• joe@jhanderson.biz   
    (206) 351-5607   

  • When I use the phrase “emotional intelligence” I want to emphasize that:

    • Emotional intelligence is a partnership between emotions and reason, not domination of emotions by reason
    • Emotional intelligence is a set of skills that can be learned, not a fixed and inherent personality trait

    Although I’m about to teach a class on it, something about the phrase “emotional intelligence” makes me a bit uneasy. There is an unspoken, organic, and mysterious quality in emotions that makes them glorious and unique. I worry a bit that “emotional intelligence” sounds too clinical, too detached, as though emotions were a group of easily trained circus animals. In The Picture of Dorian Gray, Oscar Wilde has the title character say,

    “It is only shallow people who require years to get rid of an emotion. A man who is master of himself can end a sorrow as easily as he can invent a pleasure. I don’t want to be at the mercy of my emotions. I want to use them, to enjoy them, and to dominate them.”

    Maybe this is a common attitude; the conventional stereotype of the software engineer certainly fits this model. But we rob emotions of much of their power to guide us, connect us to others, and impart necessary wisdom with such a manipulative perspective. In fact, “emotional intelligence” in practice has nothing to do with domination. It’s more accurate to describe it as a partnership between emotional experience and cognitive experience – bringing rational consciousness to bear on emotions not to control them but to understand them, work with them, and allow them to teach us.

    The other concern I have with the term “emotional intelligence” is it suggests that our individual capacity to engage our thinking with our emotions is fixed. We are learning that even cognitive intelligence (commonly, and inadequately, measured by IQ) does in fact change through our lives, but it seems to me that there is a cultural carryover of the notion that intelligence is something we are born with and can’t do much about.

    In any case we should completely discard the notion of fixity when it comes to the kinds of capacities that are associated with emotional intelligence. Emotional intelligence is a set of skills that can be learned. It is certainly true that different people have different levels of ability at a given time, but everyone is capable of improving those skills in the usual way: through intention, practice, and habit formation.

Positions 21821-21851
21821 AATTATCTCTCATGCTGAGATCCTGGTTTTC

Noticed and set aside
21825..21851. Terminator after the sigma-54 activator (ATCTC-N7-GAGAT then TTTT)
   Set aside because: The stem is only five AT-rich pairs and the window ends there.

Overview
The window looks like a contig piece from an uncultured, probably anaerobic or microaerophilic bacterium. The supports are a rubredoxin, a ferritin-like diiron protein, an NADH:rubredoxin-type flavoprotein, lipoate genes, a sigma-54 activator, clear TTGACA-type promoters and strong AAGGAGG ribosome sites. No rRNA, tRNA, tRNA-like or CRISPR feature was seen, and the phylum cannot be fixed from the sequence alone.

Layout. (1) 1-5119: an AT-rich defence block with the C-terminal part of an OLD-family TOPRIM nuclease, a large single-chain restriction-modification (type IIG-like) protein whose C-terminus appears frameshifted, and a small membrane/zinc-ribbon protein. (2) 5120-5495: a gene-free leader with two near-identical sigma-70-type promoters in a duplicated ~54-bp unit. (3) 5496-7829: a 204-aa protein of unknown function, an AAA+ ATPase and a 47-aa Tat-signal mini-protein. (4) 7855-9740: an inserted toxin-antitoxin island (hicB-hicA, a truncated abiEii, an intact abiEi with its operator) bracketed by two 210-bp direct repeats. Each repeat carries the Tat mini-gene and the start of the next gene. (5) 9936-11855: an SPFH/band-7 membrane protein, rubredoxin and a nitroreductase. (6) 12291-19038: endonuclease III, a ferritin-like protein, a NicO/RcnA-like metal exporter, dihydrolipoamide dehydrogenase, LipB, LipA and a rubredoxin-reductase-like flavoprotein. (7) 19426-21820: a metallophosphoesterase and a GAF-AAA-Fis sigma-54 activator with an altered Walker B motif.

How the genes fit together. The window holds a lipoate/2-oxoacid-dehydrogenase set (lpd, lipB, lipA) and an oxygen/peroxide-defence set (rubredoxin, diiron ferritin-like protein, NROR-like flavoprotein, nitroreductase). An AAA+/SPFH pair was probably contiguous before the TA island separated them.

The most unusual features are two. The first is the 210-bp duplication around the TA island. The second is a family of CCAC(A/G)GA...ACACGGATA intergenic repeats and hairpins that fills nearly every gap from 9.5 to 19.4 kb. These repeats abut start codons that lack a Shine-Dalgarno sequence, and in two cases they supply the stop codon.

Daniel Goleman, the popularizer and most effective advocate for emotional intelligence, categorizes emotional intelligence skills into five groups. In my view these skills depend in turn on more fundamental skill development:

    • The EQ skills of self-awareness and empathy depend on mindfulness: in its essence mindfulness is cultivated awareness, so emotional intelligence is a specific application of mindfulness. Self-awareness is mindfulness of your own emotional experience; empathy is mindfulness of the emotional experience of others.
    • The EQ skills of self-regulation, motivation, and social skills depend on positivity: choosing to adopt a positive frame of mind in relation to the challenges at hand. Self-regulation is the set of choices we make in relation to our emotional experience, motivation is the choices we make in managing our emotions to help us move toward our goals, and social skills are based upon the choices we make in relation to others’ emotions.

    You can learn more about how to develop your emotional intelligence skills at my Emotional Intelligence for Technology Delivery class, October 25, 2017 from 4-6pm in Pioneer Square. Learn more and register here.